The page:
In most countries, they usually take the shape of an equilateral triangle with a white background and a thick red border.
However, both the color of the background and the color and thickness of the border varies from country to country.
The early signs did not have high-contrast lettering and their messages might have been easily overlooked.
Signs were written in the local language (example); symbolic signs, though long used on certain tradesmen's signs (like the pawnbrokers' tri-ball symbol) were to be used for traffic only much later in history.
Complex signage systems emerged with the appearance of motorcars.
Some other countries also use these standards for some signage. In Europe they are based on the UNECE Vienna Convention on Road Signs and Signals.
In the United States they are based on the MUTCD standard and often contain text only.
Some of the first roadside signs —ancient milestones— merely gave distance measures.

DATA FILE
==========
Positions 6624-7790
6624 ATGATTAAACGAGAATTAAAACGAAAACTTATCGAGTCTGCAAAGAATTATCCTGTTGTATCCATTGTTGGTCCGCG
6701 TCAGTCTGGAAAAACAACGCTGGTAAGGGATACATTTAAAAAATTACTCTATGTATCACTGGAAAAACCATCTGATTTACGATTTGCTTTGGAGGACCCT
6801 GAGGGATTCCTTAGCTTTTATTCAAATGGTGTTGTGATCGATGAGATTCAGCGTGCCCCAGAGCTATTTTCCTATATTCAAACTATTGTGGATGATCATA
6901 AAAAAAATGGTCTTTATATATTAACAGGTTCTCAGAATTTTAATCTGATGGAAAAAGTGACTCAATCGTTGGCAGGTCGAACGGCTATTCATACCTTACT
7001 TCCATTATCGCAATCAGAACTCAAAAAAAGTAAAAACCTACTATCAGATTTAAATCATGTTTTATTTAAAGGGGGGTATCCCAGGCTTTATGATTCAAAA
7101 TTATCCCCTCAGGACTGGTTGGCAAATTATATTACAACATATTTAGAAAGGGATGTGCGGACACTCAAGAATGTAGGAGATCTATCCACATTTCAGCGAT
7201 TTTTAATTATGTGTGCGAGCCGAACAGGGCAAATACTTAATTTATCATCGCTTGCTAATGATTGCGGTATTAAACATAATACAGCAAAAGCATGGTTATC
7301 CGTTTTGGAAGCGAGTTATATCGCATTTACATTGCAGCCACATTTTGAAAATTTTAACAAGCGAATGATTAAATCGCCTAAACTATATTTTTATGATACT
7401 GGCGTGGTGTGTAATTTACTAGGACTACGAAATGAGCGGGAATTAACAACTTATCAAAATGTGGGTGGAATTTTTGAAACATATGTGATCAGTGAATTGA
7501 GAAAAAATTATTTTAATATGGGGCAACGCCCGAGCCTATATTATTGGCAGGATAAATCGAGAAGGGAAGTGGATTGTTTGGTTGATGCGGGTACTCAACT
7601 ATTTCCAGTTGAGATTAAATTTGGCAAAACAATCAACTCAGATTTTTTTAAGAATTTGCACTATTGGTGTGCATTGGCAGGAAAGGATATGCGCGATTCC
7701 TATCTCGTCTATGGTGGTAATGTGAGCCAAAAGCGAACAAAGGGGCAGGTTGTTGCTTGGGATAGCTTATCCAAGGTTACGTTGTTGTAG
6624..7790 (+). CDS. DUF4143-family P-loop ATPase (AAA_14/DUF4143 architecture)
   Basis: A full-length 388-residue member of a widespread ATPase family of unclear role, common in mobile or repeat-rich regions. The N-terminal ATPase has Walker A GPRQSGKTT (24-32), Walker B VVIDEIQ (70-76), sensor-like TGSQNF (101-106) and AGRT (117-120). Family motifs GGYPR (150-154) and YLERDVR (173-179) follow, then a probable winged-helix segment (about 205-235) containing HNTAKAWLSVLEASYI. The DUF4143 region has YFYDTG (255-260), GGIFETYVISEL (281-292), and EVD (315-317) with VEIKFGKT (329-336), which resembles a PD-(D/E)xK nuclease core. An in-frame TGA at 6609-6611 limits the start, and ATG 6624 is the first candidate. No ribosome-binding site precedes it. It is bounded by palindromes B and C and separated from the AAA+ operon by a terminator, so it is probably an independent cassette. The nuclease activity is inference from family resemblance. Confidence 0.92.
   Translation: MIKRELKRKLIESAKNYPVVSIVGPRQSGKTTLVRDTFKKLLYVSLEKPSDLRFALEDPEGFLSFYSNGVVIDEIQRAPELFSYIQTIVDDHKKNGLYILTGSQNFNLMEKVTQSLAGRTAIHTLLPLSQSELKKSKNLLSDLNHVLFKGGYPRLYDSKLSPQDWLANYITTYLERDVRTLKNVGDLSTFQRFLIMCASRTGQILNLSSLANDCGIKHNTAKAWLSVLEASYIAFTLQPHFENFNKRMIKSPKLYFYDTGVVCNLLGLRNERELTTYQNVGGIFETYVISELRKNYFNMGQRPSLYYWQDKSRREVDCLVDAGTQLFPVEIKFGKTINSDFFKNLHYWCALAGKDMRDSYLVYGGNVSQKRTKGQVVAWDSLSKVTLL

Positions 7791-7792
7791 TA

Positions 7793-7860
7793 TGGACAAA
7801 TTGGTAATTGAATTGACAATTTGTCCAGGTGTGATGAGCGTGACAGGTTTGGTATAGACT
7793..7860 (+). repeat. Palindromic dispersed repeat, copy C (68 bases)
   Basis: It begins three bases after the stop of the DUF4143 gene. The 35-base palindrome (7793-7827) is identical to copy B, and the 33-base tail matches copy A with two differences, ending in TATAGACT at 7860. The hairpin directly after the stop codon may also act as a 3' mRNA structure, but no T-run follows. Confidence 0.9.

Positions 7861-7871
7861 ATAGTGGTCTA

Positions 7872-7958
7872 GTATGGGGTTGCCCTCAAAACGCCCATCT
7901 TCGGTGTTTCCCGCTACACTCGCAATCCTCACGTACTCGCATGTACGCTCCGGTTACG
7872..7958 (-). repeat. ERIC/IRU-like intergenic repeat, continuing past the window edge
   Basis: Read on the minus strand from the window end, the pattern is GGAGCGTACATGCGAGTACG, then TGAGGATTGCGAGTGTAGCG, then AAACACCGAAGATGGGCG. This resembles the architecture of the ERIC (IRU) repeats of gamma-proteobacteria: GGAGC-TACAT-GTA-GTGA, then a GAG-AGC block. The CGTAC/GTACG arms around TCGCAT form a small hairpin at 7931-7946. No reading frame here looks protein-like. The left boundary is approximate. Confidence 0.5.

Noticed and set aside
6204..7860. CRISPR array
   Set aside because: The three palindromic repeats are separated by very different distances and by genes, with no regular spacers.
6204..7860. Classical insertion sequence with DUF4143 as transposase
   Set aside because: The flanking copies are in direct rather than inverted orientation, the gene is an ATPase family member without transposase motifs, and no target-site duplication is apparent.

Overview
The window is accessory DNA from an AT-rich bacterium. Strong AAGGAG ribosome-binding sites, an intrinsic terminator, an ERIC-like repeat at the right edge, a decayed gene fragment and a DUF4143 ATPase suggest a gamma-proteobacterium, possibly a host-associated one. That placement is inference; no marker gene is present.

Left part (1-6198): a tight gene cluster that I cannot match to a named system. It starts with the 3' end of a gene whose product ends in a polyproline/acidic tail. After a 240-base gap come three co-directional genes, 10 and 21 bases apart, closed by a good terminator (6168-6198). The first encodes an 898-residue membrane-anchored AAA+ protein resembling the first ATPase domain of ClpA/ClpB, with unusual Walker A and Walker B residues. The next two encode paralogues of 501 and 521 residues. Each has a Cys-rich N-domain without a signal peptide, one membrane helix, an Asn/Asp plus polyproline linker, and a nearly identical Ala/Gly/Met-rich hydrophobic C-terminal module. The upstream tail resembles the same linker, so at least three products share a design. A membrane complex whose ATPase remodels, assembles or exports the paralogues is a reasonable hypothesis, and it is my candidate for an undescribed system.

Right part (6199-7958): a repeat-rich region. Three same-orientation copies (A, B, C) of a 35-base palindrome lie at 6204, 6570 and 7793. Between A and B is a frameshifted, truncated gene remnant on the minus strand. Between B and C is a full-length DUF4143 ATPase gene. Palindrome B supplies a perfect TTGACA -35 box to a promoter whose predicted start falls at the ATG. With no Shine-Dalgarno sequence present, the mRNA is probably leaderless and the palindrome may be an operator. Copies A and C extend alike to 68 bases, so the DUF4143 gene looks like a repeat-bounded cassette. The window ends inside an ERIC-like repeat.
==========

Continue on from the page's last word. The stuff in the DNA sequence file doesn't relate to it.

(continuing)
Hazard warnings were rare though occasional specimens appeared, such as the specific warning about horse-drawn vehicles backing up which was carved in stone in Lisbon's Alfama neighborhood in 1686.
The polar bear warning sign in Svalbard recently changed from displaying a black bear on white background to a white bear on black background (both signs are triangular with a red border).
Some countries (like France, Norway, Spain) that normally use a white background have adopted an orange or amber background for road work or construction signs.
Warning signs in some countries have a diamond shape in place of the standard triangular shape.
In the United States, Canada, Mexico, Thailand, Australia, Japan, Indonesia, Malaysia, New Zealand, most of South America, and also Ireland (diverging from the standards of the rest of Europe) use warning signs are black on a yellow background and usually diamond-shaped, while temporary signs (which are typically construction signs) are black on an orange background.